SELL, for self; and sells for selves. [Scot.] SELL, n. [L. sella.] A saddle, and a throne. Obs. SELL, v. t. pret. and pp. sold. [ 1. To transfer property or the exclusive right of possession to another for an equivalent in money. It is correlative to buy, as one party buys what the other sells. It is distinguished from exchange or barter, in which one commodity is given for another; wheras in selling the consideration is money, or its representative in current notes. To this distinction there may be certain exceptions. "Esau sold his birthright to Jacob for a mess of pottage." But this is unusual. "Let us sell Joseph to the Ishmaelites- And they sold him for twenty pieces of silver." Genesis 37. Among the Hebrews, parents had power to sell their children. 2. To betray; to deliver or surrender for money or reward; as, to sell one's country. 3. To yield or give for a certain consideration. the troops fought like lions, and sold their lives dearly. that is, they yielded their lives, but first destroyed many, which made it a dear purchase for their enemies. 4. In Scripture, to give up to be harassed and made slaves. He sold them into the hands of their enemies. Judges 2. 5. To part with; to renounce or forsake. Buy the truth and sell it not. Proverbs 23. To sell one's self to do evil, to give up one's self to be the slave of sin, and to work wickedness without restraint. SELL, v. i. 1. To have commerce; to practice selling. 2. To be sold. Corn sells at a good price.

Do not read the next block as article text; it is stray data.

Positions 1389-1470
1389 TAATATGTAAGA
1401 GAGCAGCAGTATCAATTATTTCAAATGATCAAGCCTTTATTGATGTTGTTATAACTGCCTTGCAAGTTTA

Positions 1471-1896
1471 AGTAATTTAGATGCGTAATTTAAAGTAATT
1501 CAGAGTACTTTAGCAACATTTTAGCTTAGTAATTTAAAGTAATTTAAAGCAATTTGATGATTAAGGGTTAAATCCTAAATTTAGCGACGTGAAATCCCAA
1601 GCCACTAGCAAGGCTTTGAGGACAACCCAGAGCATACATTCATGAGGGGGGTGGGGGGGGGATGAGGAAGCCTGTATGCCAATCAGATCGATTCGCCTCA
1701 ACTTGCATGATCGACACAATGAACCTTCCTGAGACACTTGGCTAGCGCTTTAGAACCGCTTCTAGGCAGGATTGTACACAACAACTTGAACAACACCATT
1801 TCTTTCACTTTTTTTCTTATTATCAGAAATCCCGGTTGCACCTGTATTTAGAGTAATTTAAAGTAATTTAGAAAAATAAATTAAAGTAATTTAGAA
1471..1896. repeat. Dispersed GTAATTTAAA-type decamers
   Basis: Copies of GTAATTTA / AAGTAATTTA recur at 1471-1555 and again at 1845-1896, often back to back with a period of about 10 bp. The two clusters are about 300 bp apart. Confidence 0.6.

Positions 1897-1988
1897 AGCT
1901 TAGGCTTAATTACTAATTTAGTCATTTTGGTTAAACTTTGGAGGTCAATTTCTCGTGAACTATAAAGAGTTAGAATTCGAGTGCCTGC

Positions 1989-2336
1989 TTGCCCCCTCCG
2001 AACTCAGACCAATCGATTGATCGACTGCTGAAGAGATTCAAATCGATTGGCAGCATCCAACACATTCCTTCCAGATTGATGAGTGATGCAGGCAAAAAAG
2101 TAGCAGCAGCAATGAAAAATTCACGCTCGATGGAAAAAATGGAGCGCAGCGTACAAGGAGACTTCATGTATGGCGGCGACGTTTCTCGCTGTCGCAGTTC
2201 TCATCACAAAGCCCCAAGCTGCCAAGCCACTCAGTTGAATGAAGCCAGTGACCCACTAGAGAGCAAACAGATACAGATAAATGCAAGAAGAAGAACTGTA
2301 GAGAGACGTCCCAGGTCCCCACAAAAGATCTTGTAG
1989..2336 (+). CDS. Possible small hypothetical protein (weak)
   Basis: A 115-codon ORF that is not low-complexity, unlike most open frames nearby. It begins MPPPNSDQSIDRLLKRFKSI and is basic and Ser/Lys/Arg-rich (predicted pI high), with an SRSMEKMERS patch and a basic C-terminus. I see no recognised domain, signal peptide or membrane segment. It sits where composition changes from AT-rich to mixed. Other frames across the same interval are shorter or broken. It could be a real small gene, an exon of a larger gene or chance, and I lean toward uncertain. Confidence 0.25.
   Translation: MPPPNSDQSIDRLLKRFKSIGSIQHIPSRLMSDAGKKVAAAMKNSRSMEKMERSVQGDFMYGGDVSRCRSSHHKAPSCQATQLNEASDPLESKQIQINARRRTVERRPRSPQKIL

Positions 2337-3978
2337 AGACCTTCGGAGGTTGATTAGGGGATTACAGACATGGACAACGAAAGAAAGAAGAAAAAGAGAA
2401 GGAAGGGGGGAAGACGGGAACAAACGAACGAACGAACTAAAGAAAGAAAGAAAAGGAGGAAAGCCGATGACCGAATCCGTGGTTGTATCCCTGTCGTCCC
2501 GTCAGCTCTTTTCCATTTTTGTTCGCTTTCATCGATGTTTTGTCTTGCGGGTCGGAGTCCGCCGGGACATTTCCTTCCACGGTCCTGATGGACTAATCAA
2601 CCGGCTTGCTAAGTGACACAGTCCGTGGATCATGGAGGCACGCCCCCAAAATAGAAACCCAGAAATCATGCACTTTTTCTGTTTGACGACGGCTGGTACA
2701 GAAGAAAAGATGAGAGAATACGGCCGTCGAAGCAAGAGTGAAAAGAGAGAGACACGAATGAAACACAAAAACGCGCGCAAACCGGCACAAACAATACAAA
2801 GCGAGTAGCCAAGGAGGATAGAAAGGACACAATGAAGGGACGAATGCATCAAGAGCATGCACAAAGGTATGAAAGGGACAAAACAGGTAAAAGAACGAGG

n 1: the activity of persuading someone to buy; "it was a hard sell" v 1: exchange or deliver for money or its equivalent; "He sold his house in January"; "She sells her body to survive and support her drug habit" [ant: buy, purchase] 2: be sold at a certain price or in a certain way; "These books sell like hot cakes" 3: persuade somebody to accept something; "The French try to sell us their image as great lovers" 4: do business; offer for sale as for one's livelihood; "She deals in gold"; "The brothers sell shoes" [syn: deal, sell, trade] 5: give up for a price or reward; "She sold her principles for a successful career" 6: be approved of or gain acceptance; "The new idea sold well in certain circles" 7: be responsible for the sale of; "All her publicity sold the products" 8: deliver to an enemy by treachery; "Judas sold Jesus"; "The spy betrayed his country" [syn: betray, sell]